Written by: Sohini Ashoke
The heated discussion around affirmative action has recently increased due to the Justice Department’s plan to protect white applicants from discrimination during college admissions. Although affirmative action was created for all historically oppressed groups, it has mostly been discussed in terms of race, specifically for African-American and Hispanic students. The implementation of affirmative action started in the early 1960s under the Kennedy administration through Executive Order 10925. The purpose was to give minorities and historically excluded groups government-sanctioned opportunities and programs to rectify their disadvantages. It was an explicit step towards equality by helping those who have faced systemic oppression.
Today, affirmative action is most commonly discussed in the context of university admissions. Unfortunately, discrimination faced by Asian-American students is rarely acknowledged. Considering that 44 percent of Gunn students are Asian-American, how colleges handle affirmative action has a direct impact on Gunn students. Affirmative action is moving away from its original intent–providing equal opportunities to oppressed groups of people. This is shown by the way many colleges handle Asian-American applicants, and how they are held to a significantly higher standard than other races—even ones with more systemic privilege. It is a perfect example of how modern-day affirmative action works counterintuitively to its original purpose by discriminating against high-achieving minorities and disregarding the injustices they face.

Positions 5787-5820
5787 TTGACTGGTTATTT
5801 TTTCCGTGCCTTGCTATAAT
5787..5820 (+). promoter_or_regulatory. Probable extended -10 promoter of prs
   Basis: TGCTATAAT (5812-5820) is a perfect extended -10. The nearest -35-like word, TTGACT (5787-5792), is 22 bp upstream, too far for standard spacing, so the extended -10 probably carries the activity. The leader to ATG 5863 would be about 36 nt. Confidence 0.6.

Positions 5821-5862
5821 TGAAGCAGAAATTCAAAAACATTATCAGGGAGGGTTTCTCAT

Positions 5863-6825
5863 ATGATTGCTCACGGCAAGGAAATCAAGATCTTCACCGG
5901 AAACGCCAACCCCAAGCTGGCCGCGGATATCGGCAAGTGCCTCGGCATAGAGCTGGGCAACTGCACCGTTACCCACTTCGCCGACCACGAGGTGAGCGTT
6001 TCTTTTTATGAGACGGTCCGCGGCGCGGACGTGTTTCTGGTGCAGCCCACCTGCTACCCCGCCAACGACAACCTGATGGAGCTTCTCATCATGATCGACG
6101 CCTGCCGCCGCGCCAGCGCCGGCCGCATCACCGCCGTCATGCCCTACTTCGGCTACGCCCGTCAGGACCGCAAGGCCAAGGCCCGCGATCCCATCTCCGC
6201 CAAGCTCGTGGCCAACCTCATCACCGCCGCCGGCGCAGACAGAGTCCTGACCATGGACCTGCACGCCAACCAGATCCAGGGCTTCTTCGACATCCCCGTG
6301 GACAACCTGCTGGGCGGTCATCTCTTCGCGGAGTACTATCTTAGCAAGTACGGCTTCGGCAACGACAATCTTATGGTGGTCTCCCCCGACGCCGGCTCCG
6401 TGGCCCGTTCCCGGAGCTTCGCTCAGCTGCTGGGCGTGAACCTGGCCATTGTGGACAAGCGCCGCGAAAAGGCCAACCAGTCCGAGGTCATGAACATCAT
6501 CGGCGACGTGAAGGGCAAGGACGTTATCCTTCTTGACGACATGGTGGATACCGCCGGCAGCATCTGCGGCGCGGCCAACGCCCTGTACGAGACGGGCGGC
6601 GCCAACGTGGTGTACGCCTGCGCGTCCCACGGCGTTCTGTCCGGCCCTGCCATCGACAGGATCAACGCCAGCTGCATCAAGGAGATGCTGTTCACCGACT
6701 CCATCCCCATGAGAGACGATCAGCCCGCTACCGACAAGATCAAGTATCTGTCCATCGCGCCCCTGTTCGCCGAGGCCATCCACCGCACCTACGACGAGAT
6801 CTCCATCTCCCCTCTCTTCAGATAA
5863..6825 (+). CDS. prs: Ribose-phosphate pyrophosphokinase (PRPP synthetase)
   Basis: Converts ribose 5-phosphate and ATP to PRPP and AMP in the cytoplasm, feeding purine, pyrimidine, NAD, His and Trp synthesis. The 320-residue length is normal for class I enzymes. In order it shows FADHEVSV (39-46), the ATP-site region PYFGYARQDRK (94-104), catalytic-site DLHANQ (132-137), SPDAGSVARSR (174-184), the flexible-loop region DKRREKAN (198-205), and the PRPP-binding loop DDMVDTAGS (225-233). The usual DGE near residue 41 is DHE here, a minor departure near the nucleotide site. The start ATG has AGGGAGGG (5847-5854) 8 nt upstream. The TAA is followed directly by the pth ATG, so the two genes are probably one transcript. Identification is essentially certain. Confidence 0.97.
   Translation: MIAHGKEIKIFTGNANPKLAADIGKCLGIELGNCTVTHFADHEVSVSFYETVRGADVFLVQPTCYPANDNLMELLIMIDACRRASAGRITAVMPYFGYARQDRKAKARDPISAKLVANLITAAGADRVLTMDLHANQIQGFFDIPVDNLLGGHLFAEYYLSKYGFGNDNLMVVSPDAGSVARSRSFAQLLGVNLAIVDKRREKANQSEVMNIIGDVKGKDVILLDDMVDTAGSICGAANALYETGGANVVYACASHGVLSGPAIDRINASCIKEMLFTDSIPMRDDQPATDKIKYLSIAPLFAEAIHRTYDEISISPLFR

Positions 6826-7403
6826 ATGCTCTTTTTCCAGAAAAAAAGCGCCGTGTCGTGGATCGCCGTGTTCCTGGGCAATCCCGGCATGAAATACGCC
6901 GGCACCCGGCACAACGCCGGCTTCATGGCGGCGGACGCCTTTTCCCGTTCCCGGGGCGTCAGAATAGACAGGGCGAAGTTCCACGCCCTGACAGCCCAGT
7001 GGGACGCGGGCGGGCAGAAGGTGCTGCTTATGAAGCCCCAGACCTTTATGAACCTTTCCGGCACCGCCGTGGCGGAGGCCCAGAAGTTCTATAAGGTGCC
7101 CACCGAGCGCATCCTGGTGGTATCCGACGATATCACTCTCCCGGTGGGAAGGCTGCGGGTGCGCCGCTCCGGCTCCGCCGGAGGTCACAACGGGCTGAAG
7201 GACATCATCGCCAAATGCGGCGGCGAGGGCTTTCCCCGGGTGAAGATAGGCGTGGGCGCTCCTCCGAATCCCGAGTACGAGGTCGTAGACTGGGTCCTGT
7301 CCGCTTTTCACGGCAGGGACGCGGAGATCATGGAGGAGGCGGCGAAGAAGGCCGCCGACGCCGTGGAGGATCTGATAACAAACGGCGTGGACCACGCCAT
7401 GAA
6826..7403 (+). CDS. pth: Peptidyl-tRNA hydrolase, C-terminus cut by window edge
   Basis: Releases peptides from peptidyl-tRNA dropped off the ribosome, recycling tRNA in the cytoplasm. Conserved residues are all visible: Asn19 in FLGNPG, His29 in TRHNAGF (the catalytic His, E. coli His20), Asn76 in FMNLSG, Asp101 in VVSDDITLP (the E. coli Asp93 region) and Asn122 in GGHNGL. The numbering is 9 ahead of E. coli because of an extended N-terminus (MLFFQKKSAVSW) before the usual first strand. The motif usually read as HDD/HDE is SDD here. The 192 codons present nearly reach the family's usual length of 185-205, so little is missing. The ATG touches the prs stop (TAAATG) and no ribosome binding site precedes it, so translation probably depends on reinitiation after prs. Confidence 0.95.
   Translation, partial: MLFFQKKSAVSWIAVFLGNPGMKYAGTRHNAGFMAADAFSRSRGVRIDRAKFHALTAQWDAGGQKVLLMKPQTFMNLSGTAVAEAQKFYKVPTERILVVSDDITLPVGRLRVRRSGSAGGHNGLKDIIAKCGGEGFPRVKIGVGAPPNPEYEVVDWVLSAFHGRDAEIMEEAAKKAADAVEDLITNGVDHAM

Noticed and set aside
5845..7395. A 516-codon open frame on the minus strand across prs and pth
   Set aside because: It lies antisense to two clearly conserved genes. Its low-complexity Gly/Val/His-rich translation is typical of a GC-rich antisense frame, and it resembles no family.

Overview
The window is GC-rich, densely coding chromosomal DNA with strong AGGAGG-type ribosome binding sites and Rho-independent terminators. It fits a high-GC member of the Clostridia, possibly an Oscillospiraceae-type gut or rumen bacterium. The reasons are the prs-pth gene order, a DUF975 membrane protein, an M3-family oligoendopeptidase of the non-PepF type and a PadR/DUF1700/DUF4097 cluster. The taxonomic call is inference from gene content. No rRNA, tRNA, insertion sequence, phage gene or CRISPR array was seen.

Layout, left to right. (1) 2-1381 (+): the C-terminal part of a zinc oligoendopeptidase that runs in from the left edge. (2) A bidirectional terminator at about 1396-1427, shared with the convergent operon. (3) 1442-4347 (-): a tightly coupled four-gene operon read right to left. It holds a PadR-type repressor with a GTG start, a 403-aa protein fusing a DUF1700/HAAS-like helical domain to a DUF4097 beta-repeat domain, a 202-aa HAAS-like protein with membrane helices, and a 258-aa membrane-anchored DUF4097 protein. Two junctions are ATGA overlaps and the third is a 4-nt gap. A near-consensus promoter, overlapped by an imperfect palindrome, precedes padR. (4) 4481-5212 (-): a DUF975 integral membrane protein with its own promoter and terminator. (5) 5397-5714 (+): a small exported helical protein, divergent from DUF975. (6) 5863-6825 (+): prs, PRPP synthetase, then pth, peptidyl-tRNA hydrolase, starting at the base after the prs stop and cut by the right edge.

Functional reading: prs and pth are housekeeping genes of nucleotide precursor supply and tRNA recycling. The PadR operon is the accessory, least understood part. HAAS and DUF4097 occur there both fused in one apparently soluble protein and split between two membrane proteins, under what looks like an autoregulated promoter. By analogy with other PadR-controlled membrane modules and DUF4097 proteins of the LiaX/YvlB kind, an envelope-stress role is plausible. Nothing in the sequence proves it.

The policies on affirmative action in many colleges go against the original purpose of affirmative action and hold statistically high-achieving minorities, like Asian-Americans, at an unfair disadvantage. In fact, a study conducted at Princeton University found that in the United States, the average white college applicant holds a 140 point advantage in the SAT over the average Asian-American student. In other words, the average white applicant can have a standardized testing score 140 points below an Asian-American applicant and still be chosen over the Asian-American. Because Asian-Americans have faced years of systemic oppression, this is a clear violation of the original principle of affirmative action. The evidence of injustice against Asian-Americans dates back to the 1850s, when the first Chinese-Americans immigrated to the United States. The United States has a tainted past in terms of Asian-American discrimination. The Chinese Exclusion Act of 1882, which banned any Chinese immigrants from entering the United States, and the Japanese internment camps in World War II and the “Yellow Peril” prove that xenophobic persecution of Chinese-Americans is not a first in America. Even in 2017, there is research and evidence proving how Asian-Americans continue to face racism and disadvantages. A study conducted by the National Women’s Law Center found that the average Asian-American woman earns 85 cents to a white man’s dollar. A study done by the Administrative Science Journal found that Asian-Americans who “whitened” their names on job resumes had a 10 percent higher callback rate than Asian-Americans who kept their original names. Given the extensive historic and modern-day oppression that Asian-Americans face, the fact that they are held to a higher standard and punished for their merit is truly another form of discrimination. Another flaw of the blanket approach of generalizing all Asians during college admissions is that it doesn’t account for Cambodian, Vietnamese, Laotian and other Asian-American groups who have statistically lower standardized test scores. By applying the 140 point disadvantage to all Asian-Americans, colleges are problematically using a blanket statistic to represent all Asian-Americans. To correct the flawed system of affirmative action, universities need to approach Asian-American students as they are—a discriminated minority that needs to be compensated just like other minorities and not punished for their high work. By ending the forced stereotypes and looking at the history of Asian-Americans in America, colleges can make a significant change in bettering the system.